Do you enjoy your dog drooling and staring while you eat? How about bombarding the door when someone rings the doorbell? No? Then the place cue may be just what you’re looking for. By giving your dog a “place” you can effectively have your dog stay in one place while you eat, when someone comes to the door, while you’re at a friend’s house or eating at an outdoor cafe. The place cue is easy to train but, as with all training, you must be consistent and give it some time.
Start with a mat, blanket, or even a fancy dog bed like those at Kuranda! Whatever you choose it should only be out and available for your dog when you expect your dog to be on it and staying. I hide mine in a closet until I’m ready for it!
Have your clicker, treats and your dog ready. Sit in a chair or stand in one place and begin to investigate the mat yourself. After you have your dog’s attention (he’ll be intrigued with what you’re doing!) drop or place it on the floor in front of you approximately arm’s length away.
When your dog is on the mat and giving you the final behavior, then you can name it. If your final behavior is on the mat and lying down – name that. You need to know the final behavior so you are being consistent and your dog knows his job.
Have your dog go to his mat. Once on the mat reward on the mat instead of tossing the treat. Remember as you increase time you can praise your dog for staying to let him know that a treat is on its way. Reward and then give your release cue (Free, Okay, All Done, etc…). Your dog can be given numerous behaviors while on the mat and the mat will indicate he needs to stay in position.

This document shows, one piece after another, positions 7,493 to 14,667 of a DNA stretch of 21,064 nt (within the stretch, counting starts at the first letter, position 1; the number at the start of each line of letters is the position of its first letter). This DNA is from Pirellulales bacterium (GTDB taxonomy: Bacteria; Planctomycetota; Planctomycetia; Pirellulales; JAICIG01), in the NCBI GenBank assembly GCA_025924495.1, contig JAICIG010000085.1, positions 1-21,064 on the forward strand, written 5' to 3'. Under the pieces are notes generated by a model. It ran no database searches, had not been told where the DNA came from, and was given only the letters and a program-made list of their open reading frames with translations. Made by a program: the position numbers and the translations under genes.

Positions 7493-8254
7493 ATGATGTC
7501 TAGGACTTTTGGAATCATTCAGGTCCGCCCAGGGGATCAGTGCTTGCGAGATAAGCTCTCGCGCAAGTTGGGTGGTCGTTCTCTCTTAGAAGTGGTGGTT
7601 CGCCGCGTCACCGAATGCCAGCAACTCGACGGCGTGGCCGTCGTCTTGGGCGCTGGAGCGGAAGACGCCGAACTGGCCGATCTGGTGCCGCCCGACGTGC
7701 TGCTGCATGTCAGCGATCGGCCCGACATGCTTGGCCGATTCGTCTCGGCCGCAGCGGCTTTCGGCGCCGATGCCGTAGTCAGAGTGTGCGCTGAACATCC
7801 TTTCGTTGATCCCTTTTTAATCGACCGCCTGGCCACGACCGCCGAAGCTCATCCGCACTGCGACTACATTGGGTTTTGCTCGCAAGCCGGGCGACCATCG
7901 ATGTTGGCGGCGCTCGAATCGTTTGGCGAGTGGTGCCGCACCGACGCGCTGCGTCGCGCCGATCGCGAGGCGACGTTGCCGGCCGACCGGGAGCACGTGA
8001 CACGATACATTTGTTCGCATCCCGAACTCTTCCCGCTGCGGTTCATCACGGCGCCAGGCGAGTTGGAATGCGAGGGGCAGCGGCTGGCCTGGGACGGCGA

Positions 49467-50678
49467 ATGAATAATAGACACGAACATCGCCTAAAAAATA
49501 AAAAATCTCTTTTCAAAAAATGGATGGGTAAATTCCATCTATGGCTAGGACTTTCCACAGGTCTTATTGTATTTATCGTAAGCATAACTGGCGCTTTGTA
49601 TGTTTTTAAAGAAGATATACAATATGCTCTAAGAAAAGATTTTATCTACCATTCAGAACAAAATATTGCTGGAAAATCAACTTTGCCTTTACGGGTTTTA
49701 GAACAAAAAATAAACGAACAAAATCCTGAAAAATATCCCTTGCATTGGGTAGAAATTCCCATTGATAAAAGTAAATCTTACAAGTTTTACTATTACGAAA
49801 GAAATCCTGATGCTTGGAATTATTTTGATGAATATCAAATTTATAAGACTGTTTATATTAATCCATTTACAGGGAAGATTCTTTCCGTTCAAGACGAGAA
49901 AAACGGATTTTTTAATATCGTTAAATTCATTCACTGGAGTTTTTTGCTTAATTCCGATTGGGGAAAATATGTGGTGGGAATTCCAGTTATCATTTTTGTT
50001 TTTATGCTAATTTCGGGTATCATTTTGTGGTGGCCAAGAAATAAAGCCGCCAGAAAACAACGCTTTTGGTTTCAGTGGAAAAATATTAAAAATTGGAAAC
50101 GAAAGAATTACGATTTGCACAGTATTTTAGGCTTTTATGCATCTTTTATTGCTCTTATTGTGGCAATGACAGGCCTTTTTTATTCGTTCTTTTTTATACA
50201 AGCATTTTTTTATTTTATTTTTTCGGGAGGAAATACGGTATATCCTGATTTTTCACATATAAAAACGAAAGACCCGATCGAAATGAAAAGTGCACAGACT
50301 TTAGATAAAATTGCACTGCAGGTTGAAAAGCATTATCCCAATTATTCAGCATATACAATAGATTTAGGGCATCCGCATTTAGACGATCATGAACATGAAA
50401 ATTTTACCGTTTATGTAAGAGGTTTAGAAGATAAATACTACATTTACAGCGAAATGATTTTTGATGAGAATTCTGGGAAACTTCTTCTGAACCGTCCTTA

Stand next to the mat and cue your dog to go to the mat. When he arrives click and reward by tossing the treat. Your dog should increase his speed and enthusiasm back to the mat because of the toss/chase rewards. Continue cuing your dog to the mat while you begin to increase your distance from the mat step by step. Take small steps not giant leaps.
Once your dog is running towards the mat with you at a distance, wait a few seconds then CLICK, release and toss the treat. Slowly increase how long your dog waits for the click/treat.
The mat should be like a magnet to your dog. When the mat is out it should call your dog “Come here. Lay on me! Stand on me!” When the mat is not in use – put it away. Practice holding position while you make dinner. Have your dog on the mat in your kitchen and frequently go over and reward him for staying. Remember, the mat can be used as a place for your dog to relax while you eat dinner, let people in the door or out in the world.
Here’s Jax during his first session with his new Kuranda bed! Since these beds are raised they make for fantastic “mats”. If you’re interested in a Kuranda bed visit the link and you can save 10% off your order!
Have questions or want to tell me about your mat behavior? Comment below or Contact Me!